Costco Customers Shocked by Price of New Item on Food Court Menu


Think inflation still isn’t a real problem? Just visit your local Costco.

I’m not talking about the items on the shelves, mind you — although that’s a real enough problem on its own, even in a bulk-purchase store where you half expect to find two brand-new Kias bubble-wrapped together for slightly below MSRP.

I’m talking about the items on the food-court menu.

While a hot dog will still cost you only a buck-fifty there, it’s amazing how little $10 will get you if you want to be a little more adventurous.

On Sunday, a poster on Reddit alerted America to the $9.99 roast beef sandwich at a Lynnwood, Washington, Costco — and, according to Fox Business, that’s not going to get you a slab of prime rib between two slices of gourmet bread or anything.

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Instead, the sandwich features “sliced roast beef with onion, relish, mayo/mustard blend, lettuce, roasted cherry tomatoes and red onions on a ciabatta roll.”

As Business Insider noted, this is a chain whose denizens caused an uproar over a $4.99 burger meant to mimic Steak Shack-style fare when it was introduced in 2017.

That was then, however, and this is 2023, where $9.99 will buy you what looks like one of those sandwiches United would serve you on short-hop domestic flights, if social media photos are to be believed.

This, mind you, costs the same as a whole pizza does at the food court.

“10 dollars? Is it the same size as the pizza?” one Reddit user responded.

Other users were similarly aghast.

“I’d say it’s about 1.5 ciabatta rolls worth with that [calorie] count not worth imo,” another replied. “I think this might be market testing to see if people will buy more expensive food court items.”

“They removed references for anyone to determine physical size…. You’re welcome,” another said.

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“$10 for a single-serve, individual item doesn’t seem to fit in well with the rest of their lineup,” another said. “I would expect this to be a poor seller and get scratched from the lineup quickly. Especially considering this is more than 2x the cost of the turkey/pesto.”

“Only slightly more expensive than two whole rotisserie chickens…” said another.

Keep in mind that this isn’t the first time prices have gone up at Costco’s food court under President Joe Biden.

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Last July, prices on several items on the menu went up by as much as a third. The chicken bake increased from $2.99 to $3.99, and even soda was up by 10 cents from $0.59 to $0.69.

This is nothing like a $10 roast beef sandwich, however — which is why people are sitting up and taking notice.

So, is it a test? Will it be rolled out at other locations? It’s hard to say, but it’s a sign that the days of cheap Costco fare may be coming to a close.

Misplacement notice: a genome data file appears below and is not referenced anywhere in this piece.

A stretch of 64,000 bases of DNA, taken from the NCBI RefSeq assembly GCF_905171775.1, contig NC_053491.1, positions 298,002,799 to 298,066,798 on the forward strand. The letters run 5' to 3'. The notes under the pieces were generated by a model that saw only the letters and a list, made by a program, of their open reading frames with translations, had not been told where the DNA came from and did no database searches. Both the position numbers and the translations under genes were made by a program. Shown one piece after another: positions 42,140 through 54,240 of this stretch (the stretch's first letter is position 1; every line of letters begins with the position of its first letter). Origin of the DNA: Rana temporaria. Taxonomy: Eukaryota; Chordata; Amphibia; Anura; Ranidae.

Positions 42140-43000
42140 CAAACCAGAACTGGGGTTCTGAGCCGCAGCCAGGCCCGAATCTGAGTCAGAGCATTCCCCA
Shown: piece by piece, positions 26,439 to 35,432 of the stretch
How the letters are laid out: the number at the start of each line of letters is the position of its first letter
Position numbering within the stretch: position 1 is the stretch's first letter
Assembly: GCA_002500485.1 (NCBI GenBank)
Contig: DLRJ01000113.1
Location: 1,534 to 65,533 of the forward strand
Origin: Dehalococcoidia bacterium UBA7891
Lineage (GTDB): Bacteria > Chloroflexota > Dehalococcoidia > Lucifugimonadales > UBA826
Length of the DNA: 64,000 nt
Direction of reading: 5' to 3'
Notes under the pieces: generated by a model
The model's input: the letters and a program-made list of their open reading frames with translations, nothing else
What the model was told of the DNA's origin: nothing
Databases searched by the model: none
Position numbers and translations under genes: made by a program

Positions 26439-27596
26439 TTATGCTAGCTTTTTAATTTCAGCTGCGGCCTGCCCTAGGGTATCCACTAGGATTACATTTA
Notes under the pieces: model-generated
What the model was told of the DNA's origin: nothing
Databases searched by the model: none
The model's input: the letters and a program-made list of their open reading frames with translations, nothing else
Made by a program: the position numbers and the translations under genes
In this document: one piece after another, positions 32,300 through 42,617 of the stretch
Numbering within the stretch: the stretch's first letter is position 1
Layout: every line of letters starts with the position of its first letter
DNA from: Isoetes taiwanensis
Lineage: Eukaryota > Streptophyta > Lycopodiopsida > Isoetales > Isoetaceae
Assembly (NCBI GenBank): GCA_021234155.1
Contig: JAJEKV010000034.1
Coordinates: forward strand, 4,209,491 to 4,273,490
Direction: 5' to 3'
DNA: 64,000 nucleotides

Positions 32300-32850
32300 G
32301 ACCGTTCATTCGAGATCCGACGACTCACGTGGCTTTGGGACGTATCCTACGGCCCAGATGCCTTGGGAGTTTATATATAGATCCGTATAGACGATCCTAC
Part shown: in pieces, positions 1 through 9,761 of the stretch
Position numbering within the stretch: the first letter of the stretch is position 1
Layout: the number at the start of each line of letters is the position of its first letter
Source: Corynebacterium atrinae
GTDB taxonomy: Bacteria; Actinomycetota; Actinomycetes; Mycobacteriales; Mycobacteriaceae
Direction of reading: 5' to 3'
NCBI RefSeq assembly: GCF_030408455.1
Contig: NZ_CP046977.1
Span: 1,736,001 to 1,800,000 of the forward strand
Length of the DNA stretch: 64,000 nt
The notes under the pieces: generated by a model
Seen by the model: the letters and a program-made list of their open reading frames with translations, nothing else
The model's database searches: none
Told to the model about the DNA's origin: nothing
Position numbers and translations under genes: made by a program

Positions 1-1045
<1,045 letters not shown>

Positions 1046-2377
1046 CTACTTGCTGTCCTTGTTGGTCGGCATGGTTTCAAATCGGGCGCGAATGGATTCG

Yes, former Costco CEO Jim Sinegal famously threatened current Costco CEO W. Craig Jelinek when Jelinek complained about how the hot dog was losing too much money for the company, even though food is a loss-leader, as reported by 425 Business.

“If you raise [the price of] the effing hot dog, I will kill you,” Sinegal said. “Figure it out.”

But that’s just the hot dog. According to Business Insider’s report, a Redditor said he had visited the store a few days prior and was told the sandwich was already “out of stock.”

When the Business Insider reporter called the store Wednesday afternoon, however, a food court employee told her that 29 were in stock. So, apparently, they weren’t quite as adept at selling people on a $10 hoagie then.

It’s only a matter of time, however, with inflation still persistently high and food prices increasingly volatile. “Figure it out” just won’t cut it in 2023 — even with loss-leaders at the Costco food court.

In other words, the $10 Costco roast beef sandwich may be confined to the Seattle suburbs now, but don’t expect it to stay there.

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C. Douglas Golden is a writer who splits his time between the United States and Southeast Asia. Specializing in political commentary and world affairs, he's written for Conservative Tribune and The Western Journal since 2014.
C. Douglas Golden is a writer who splits his time between the United States and Southeast Asia. Specializing in political commentary and world affairs, he's written for Conservative Tribune and The Western Journal since 2014. Aside from politics, he enjoys spending time with his wife, literature (especially British comic novels and modern Japanese lit), indie rock, coffee, Formula One and football (of both American and world varieties).
Morristown, New Jersey
Catholic University of America
Languages Spoken
English, Spanish
Topics of Expertise
American Politics, World Politics, Culture